The impact of the drought conditions in 2018 was significant, with grass production down by 3.5-4t/ha. Some silage had to be fed and 1t/cow meal fed.

Ensuring that the heifers coming in are capable of continuing the overall improvement in herd performance has been a focus of attention for Paddy.

Four years ago he had 70pc of heifers calving between 22-26 months. By last year that had increased to 100pc, targeting the advice that over 90pc of heifers should calve at two years of age for economic and lifetime productivity reasons.

With the priority for more compact spring calving, the six-week calving rate has been improved from 69pc in 2014 to 85pc in 2017.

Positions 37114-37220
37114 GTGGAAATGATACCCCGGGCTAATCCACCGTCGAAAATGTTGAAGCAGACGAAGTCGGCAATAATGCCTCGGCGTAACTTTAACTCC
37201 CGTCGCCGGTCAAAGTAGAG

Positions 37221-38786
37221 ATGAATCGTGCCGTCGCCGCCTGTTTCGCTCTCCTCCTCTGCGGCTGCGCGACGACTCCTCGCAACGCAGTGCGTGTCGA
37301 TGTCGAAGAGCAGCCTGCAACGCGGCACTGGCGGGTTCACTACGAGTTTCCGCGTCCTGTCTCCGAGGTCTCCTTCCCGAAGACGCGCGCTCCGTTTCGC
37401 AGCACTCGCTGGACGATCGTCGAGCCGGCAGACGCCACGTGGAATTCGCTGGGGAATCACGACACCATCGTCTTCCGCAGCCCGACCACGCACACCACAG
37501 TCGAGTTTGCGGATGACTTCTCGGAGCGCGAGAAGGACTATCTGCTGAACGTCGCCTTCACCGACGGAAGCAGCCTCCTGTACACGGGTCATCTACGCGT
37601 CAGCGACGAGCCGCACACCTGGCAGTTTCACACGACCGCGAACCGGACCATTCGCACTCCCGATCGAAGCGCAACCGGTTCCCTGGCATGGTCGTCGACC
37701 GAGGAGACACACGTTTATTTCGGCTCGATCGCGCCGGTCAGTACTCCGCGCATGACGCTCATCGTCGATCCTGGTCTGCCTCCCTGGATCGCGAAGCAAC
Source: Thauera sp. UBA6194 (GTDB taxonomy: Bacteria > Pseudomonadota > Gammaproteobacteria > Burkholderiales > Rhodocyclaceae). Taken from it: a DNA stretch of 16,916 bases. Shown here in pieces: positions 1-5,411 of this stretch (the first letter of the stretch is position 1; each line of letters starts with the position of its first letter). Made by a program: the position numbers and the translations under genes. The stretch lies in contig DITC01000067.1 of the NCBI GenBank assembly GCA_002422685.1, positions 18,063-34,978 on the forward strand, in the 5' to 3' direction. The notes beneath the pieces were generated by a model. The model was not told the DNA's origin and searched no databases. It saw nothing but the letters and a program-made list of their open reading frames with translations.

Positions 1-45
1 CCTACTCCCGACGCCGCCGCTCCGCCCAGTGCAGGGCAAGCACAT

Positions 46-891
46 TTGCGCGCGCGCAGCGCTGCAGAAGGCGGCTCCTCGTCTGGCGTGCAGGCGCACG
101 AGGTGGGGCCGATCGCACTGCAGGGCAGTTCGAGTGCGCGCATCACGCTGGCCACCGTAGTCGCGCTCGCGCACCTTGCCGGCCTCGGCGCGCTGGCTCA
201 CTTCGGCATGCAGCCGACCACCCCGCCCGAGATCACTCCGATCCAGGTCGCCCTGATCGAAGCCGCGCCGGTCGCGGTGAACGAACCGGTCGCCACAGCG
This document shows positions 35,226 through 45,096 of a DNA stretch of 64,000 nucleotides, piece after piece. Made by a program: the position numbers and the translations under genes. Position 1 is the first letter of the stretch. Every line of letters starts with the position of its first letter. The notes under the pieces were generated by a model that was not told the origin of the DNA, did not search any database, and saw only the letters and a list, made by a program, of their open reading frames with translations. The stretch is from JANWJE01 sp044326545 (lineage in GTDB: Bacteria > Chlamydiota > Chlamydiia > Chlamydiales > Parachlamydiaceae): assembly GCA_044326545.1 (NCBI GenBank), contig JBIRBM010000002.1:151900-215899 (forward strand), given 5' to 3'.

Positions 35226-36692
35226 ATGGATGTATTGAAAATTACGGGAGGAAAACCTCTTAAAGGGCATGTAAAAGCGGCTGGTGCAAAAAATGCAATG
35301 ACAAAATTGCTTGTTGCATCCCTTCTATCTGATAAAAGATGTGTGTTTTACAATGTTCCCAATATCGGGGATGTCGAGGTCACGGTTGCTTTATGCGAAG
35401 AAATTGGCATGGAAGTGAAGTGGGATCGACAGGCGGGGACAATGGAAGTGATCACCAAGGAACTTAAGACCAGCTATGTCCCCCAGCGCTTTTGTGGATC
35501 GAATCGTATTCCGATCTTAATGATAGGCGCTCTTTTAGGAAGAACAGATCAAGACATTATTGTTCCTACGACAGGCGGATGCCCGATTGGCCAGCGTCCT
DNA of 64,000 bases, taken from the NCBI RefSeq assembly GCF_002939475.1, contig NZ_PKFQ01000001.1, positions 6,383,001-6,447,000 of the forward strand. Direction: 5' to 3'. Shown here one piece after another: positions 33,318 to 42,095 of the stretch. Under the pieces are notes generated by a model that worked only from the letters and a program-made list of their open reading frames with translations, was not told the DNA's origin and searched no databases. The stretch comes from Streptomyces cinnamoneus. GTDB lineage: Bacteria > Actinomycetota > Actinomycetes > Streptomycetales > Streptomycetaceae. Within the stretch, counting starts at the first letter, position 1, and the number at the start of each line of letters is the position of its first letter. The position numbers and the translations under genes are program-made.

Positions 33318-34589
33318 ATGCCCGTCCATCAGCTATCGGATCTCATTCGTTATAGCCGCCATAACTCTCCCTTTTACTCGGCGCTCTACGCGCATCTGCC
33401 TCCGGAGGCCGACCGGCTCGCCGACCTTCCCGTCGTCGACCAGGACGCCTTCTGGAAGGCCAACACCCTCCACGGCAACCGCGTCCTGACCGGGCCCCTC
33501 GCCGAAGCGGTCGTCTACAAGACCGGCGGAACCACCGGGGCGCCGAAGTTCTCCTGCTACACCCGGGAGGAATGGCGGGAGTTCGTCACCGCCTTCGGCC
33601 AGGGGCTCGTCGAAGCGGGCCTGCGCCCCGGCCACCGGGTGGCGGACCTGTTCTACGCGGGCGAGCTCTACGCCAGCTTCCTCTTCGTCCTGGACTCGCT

This has been achieved by focusing on improving live weight gain, which is a big factor in heifer performance.

All heifers are now weighed and body condition scored regularly. Acting on this information, he knows which heifers need more attention to achieve target condition.

The heifers are then split into two groups: lighter and heavier animals, with the lighter ones getting preferential feeding. All bull calves are now sold rather than rearing them, which means more grass is available for spring grazing by the yearling replacements, with the lighter group turned out earliest.

Since spring 2016, easy calving dairy AI sires have been used on the heifers which has worked well and has contributed to the higher average weight at the start of the breeding season.